Vigil v. Mars, Inc. et al

Filing 43

ORDER by Judge Chhabria denying 35 Motion to Dismiss; denying as moot 39 Motion to Strike. (vclc1S, COURT STAFF) (Filed on 1/9/2017)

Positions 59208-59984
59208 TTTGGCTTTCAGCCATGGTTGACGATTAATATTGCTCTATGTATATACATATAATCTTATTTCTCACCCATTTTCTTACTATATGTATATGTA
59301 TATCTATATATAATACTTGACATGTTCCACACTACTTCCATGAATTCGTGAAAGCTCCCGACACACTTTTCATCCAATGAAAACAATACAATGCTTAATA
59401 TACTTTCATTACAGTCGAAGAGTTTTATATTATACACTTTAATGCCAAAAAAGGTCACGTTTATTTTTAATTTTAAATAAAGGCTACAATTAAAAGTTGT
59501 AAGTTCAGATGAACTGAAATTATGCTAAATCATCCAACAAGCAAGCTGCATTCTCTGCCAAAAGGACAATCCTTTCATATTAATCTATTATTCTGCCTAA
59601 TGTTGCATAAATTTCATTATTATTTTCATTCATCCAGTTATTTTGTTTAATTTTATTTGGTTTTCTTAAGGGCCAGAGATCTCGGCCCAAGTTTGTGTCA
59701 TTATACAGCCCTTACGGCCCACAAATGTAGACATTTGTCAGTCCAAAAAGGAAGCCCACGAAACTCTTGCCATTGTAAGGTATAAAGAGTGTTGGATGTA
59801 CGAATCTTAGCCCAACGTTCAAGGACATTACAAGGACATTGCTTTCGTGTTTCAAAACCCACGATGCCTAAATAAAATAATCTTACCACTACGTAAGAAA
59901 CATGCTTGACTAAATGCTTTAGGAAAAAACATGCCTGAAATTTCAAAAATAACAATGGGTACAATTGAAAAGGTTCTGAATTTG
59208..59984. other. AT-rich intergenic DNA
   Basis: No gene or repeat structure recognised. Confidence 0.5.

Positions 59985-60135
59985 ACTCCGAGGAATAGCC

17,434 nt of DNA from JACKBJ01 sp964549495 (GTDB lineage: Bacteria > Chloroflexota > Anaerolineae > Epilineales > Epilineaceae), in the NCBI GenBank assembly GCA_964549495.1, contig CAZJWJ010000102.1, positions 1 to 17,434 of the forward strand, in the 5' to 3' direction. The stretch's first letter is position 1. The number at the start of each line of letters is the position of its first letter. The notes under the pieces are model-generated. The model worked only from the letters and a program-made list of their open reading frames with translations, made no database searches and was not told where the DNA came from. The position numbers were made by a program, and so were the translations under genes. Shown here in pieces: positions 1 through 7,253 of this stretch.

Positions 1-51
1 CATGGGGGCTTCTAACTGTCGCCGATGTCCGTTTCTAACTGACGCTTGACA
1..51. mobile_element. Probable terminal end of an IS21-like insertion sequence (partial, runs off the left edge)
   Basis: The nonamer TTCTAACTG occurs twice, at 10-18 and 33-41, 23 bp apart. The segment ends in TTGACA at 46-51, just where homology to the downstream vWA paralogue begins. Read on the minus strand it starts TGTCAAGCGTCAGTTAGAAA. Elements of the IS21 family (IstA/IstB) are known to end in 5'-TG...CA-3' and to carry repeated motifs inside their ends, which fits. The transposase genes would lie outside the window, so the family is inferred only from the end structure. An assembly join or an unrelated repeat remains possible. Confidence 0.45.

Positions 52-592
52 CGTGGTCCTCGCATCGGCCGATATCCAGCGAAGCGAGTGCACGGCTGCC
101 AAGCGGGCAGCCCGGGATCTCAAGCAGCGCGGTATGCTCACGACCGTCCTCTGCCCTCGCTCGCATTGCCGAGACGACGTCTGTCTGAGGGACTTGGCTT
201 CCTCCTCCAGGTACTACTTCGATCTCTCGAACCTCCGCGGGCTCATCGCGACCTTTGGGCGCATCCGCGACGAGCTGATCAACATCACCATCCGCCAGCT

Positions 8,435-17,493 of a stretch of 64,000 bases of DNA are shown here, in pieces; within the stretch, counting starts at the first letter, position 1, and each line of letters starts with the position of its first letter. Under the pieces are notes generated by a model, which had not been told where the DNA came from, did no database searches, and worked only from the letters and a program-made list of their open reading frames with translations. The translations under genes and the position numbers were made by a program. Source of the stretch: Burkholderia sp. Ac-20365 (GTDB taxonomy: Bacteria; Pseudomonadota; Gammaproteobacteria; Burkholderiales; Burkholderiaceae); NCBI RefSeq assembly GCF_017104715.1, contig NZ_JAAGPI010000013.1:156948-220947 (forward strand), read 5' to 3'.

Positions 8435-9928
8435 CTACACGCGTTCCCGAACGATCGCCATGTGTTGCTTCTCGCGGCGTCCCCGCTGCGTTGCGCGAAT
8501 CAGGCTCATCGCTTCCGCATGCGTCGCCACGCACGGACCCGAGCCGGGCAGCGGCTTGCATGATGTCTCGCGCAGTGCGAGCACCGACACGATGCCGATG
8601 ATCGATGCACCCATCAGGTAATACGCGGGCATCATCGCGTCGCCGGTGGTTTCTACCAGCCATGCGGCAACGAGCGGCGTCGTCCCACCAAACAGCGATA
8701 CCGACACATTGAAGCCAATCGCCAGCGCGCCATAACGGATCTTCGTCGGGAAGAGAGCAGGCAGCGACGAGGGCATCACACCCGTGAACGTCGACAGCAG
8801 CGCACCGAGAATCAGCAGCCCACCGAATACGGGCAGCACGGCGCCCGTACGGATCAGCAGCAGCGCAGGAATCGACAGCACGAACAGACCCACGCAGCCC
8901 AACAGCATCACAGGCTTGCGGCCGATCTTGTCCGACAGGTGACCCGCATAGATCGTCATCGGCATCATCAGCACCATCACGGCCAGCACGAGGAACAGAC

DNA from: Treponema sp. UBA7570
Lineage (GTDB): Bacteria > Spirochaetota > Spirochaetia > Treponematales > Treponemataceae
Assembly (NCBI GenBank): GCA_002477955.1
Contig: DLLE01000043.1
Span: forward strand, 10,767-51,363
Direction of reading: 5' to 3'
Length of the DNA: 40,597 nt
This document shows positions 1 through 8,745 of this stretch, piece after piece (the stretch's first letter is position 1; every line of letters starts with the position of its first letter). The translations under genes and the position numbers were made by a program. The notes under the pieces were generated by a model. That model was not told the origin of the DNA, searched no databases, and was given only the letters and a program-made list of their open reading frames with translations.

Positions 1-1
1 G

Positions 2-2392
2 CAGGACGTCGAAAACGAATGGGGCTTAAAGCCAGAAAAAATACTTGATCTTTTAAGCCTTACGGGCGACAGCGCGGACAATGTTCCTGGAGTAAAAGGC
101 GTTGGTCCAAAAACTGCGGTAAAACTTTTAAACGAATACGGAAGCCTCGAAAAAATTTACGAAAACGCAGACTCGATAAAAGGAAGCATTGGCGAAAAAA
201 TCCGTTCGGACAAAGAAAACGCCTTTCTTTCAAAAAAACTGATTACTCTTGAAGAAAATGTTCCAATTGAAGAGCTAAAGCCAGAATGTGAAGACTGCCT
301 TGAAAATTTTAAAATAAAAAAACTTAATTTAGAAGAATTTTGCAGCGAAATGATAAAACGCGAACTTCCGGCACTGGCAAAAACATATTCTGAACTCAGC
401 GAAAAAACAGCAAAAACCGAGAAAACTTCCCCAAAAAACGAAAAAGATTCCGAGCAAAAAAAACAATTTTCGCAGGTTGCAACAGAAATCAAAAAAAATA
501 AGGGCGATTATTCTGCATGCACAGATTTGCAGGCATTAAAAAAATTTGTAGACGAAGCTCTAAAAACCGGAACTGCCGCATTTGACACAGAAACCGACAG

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UNITED STATES DISTRICT COURT NORTHERN DISTRICT OF CALIFORNIA MELISSA L VIGIL, Case No. 16-cv-03818-VC Plaintiff, ORDER DENYING MOTION TO DISMISS, MOTION TO STRIKE v. MARS, INC., et al., Re: Dkt. Nos. 35, 39 Defendants. The motion to dismiss the first amended complaint is denied. Both sides agree that under FDA regulations, the "serving size" for Ready Rice is calculated by translating the "reference amount" for prepared rice – 140 grams – into cups, which must be expressed in 1/4 or 1/3 cup increments. 21 C.F.R. § 101.9(b)(5)(i). They also agree that when the reference amount falls in between two incremental sizes – say, 3/4 cup and 1 cup – manufacturers are obligated to round to the closest incremental size. See id. § 101.9(b)(5)(ix). The Ready Rice label states that the "serving size" for the 140-gram reference amount is 1 cup. Vigil alleges that, in actuality, 218 grams of Ready Rice are required to fill a cup – significantly more than the 140-gram reference amount. Vigil calculates that 140 grams of Ready Rice fills only 2/3 of a cup. In other words, according to Vigil, the Nutrition Facts label on Uncle Ben's Ready Rice should say that its "serving size" is 2/3 cup, not 1 cup. That the label says "1 cup" is allegedly misleading because it leads customers to believe they are getting more rice than they actually are; when customers read on that same label that there are "About 2" servings per container, they will think that the package contains closer to 2 cups, when the package actually contains only about 1 1/3. These allegations are sufficient to state a state-law claim for misleading labeling that is not preempted by federal law. If true, the allegations would show that Vigil violates the applicable FDA regulations in a way that could cause a reasonable consumer to be misled into thinking that the package contains a greater volume of rice than it actually does. See Ebner v. Fresh, Inc., 838 F.3d 958, 964-65 (9th Cir. 2016). The request for judicial notice is denied. The motion to strike the second amended complaint is denied as moot. IT IS SO ORDERED. Dated: January 9, 2017 ______________________________________ VINCE CHHABRIA United States District Judge 2

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